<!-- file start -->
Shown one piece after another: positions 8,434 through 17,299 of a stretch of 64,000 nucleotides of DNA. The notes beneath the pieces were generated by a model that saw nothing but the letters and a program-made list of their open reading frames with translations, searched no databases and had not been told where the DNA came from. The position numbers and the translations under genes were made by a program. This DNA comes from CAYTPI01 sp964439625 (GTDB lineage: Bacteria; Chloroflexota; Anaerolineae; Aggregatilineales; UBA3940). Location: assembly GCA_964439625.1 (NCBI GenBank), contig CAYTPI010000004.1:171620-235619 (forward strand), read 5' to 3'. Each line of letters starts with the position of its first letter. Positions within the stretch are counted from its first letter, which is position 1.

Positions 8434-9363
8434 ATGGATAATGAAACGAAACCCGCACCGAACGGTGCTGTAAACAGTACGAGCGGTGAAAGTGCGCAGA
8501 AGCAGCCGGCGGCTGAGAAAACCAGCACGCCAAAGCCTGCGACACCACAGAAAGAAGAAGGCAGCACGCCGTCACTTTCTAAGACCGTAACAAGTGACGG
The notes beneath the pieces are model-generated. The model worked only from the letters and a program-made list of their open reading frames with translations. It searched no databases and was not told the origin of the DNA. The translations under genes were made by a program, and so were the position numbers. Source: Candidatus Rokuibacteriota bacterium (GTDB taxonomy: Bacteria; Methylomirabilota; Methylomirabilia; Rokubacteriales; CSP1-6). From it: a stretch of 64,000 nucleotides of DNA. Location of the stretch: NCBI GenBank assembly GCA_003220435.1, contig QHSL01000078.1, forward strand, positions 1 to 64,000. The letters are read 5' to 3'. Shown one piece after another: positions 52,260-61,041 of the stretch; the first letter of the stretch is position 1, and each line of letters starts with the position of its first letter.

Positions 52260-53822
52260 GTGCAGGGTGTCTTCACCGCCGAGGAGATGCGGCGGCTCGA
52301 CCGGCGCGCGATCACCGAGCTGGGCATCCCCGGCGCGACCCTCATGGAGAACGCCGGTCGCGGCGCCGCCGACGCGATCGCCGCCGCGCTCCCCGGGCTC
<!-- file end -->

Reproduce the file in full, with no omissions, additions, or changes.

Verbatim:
Shown one piece after another: positions 8,434 through 17,299 of a stretch of 64,000 nucleotides of DNA. The notes beneath the pieces were generated by a model that saw nothing but the letters and a program-made list of their open reading frames with translations, searched no databases and had not been told where the DNA came from. The position numbers and the translations under genes were made by a program. This DNA comes from CAYTPI01 sp964439625 (GTDB lineage: Bacteria; Chloroflexota; Anaerolineae; Aggregatilineales; UBA3940). Location: assembly GCA_964439625.1 (NCBI GenBank), contig CAYTPI010000004.1:171620-235619 (forward strand), read 5' to 3'. Each line of letters starts with the position of its first letter. Positions within the stretch are counted from its first letter, which is position 1.

Positions 8434-9363
8434 ATGGATAATGAAACGAAACCCGCACCGAACGGTGCTGTAAACAGTACGAGCGGTGAAAGTGCGCAGA
8501 AGCAGCCGGCGGCTGAGAAAACCAGCACGCCAAAGCCTGCGACACCACAGAAAGAAGAAGGCAGCACGCCGTCACTTTCTAAGACCGTAACAAGTGACGG
The notes beneath the pieces are model-generated. The model worked only from the letters and a program-made list of their open reading frames with translations. It searched no databases and was not told the origin of the DNA. The translations under genes were made by a program, and so were the position numbers. Source: Candidatus Rokuibacteriota bacterium (GTDB taxonomy: Bacteria; Methylomirabilota; Methylomirabilia; Rokubacteriales; CSP1-6). From it: a stretch of 64,000 nucleotides of DNA. Location of the stretch: NCBI GenBank assembly GCA_003220435.1, contig QHSL01000078.1, forward strand, positions 1 to 64,000. The letters are read 5' to 3'. Shown one piece after another: positions 52,260-61,041 of the stretch; the first letter of the stretch is position 1, and each line of letters starts with the position of its first letter.

Positions 52260-53822
52260 GTGCAGGGTGTCTTCACCGCCGAGGAGATGCGGCGGCTCGA
52301 CCGGCGCGCGATCACCGAGCTGGGCATCCCCGGCGCGACCCTCATGGAGAACGCCGGTCGCGGCGCCGCCGACGCGATCGCCGCCGCGCTCCCCGGGCTC